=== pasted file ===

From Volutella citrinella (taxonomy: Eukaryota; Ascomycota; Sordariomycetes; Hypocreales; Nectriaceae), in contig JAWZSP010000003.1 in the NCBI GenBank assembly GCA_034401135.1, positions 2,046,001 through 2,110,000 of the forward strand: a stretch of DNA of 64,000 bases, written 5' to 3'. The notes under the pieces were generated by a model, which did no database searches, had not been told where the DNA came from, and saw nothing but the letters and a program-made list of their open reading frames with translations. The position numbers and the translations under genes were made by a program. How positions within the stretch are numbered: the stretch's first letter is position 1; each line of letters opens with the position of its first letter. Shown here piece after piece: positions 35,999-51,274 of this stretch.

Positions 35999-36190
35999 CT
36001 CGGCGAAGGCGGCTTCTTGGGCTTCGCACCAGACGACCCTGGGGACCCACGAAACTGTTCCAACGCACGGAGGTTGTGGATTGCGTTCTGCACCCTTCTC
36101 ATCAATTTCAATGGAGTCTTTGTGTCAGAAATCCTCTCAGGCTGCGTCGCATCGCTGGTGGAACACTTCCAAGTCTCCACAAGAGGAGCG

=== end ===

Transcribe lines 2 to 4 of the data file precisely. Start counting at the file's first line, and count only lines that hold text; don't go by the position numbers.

Positions 35999-36190
35999 CT
36001 CGGCGAAGGCGGCTTCTTGGGCTTCGCACCAGACGACCCTGGGGACCCACGAAACTGTTCCAACGCACGGAGGTTGTGGATTGCGTTCTGCACCCTTCTC